During Christmas time, I experienced an accident that required me to have emergency surgery, forcing me and my boyfriend to cancel all of our plans well into the beginning of January. For a few days after surgery, I was in a state of semi-consciousness; and for several weeks following, my days were spent thinking about the many bandages I had to change throughout the day, and the numerous doctor appointments I had to attend.
For the entire ordeal, my boyfriend remained by my side, taking me to all of my doctor appointments, and reassuring me constantly that all would be well. While I was, unsurprisingly, focused on my own needs during this trauma, I couldn't help but wonder if I was giving enough to my partner.
In times of personal crisis, it's easy -- and understandable -- for us to become self-absorbed and sidetracked by our own pain and other intense emotions. In my case, I sometimes forgot that my partner was experiencing his own version of my crisis -- not only because it affected him, but also because he had his own emotions and experiences going on simultaneously. I think a lot of us have a tendency to behave this way.
If you experience any kind of personal crisis, whether it be emotional or physical, of course take care of your needs first and foremost. But also remember to put yourself in your partner's shoes. Finding the mode of expressing gratitude and appreciation that works for you will lift you up, and keep your relationship feeling more balanced, even amidst whatever turbulence may be going on for you.
With that, here are five easy ways to "give back" emotionally to your partner, even if you are having a tough time.
1. Recognize the intensity of his or her experience.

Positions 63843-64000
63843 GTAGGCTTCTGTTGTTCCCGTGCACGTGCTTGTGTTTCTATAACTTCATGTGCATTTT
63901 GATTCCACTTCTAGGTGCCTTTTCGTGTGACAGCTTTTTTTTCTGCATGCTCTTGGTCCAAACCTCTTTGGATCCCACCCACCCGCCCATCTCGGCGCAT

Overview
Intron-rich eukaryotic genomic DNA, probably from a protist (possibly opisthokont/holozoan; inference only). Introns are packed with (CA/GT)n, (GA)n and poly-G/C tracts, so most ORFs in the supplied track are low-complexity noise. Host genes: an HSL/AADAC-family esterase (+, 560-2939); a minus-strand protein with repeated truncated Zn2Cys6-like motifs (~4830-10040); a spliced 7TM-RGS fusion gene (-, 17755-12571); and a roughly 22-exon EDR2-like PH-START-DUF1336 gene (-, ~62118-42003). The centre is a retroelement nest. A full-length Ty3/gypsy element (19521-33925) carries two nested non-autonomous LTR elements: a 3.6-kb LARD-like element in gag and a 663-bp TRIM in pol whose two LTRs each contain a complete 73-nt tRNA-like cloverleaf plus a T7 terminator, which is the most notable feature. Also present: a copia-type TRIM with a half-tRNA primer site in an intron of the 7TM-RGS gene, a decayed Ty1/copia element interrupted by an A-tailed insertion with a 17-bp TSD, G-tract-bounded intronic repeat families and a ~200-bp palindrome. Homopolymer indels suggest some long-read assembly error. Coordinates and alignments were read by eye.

Most of us probably can remember a time when we really felt something for a loved one. Well, your crisis may be just as shocking and/or distressing for your partner as it is for you. Observing another person's suffering is tremendously difficult, particularly when it comes to loved ones.
As much as you can, try and extend your emotional capabilities beyond what you are going through. This may be difficult recognize that they are in a state of coping as well; they are human, and their willingness to drop everything for you should not be expected, but deliberately acknowledged, and praised.
2. Let gratitude lift you out of yourself.
I can almost guarantee every person has their own unique way of responding to the crisis of a loved one. Your partner is doing what he or she is equipped to do, and may not get everything "exactly right." How could they? We are all only human.
Of course your partner isn't handling the situation the way you would. That is the beauty of being human and handling situations differently. Open your eyes and ears as wide as you can, and try to tap into just how inspirational it is to appreciate someone else's way of being in the world. Inspiration involves being lifted out of ourselves, so try to access the truly uplifting nature of what it means to appreciate someone else.
3. Hold space for negative emotions.
During tough times, it's easy to get wrapped up in your own emotions. Alternatively, we may find it easy to appreciate the kindness of others, especially a partner. But it's also important to take the time and energy to recognize the less sunny side of things. Make sure also to honor the potential pain, frustration, disappointment, sadness, confusion and other emotions that your partner may be feeling. They, too, need the space to process their feelings.
4. Remember two of the most important words.
In the midst of pain, you can forget to utter the two simple words "thank you." Tending to another person should not be a thankless job. And caretaking involves behind-the-scenes work that includes more than just those grand gestures of kindness. So express thanks in whatever way feels most powerful to you and to your partner. Rub their back, write a note, say the words. Most importantly, recognize them.
5. Ask questions!
Particularly in times of intense emotion, we forget to simply ask how we can meet our partner's needs. When the chaos has died down, just ask the question. Even if the answer is, "Nothing, I'm fine," you are giving them a reminder that you care, respect what they are experiencing, and recognize that this is a partnership even though the focus may have been solely on you for a time period.
The connection that I have with my boyfriend has grown even stronger as a result of his resilience during my trauma. Neither of us would have wished for my accident to occur, but we have both learned new ways to honor, appreciate and love each other more deeply as a result. I urge you to remember these simple tips to be able to do the same, even during the good times.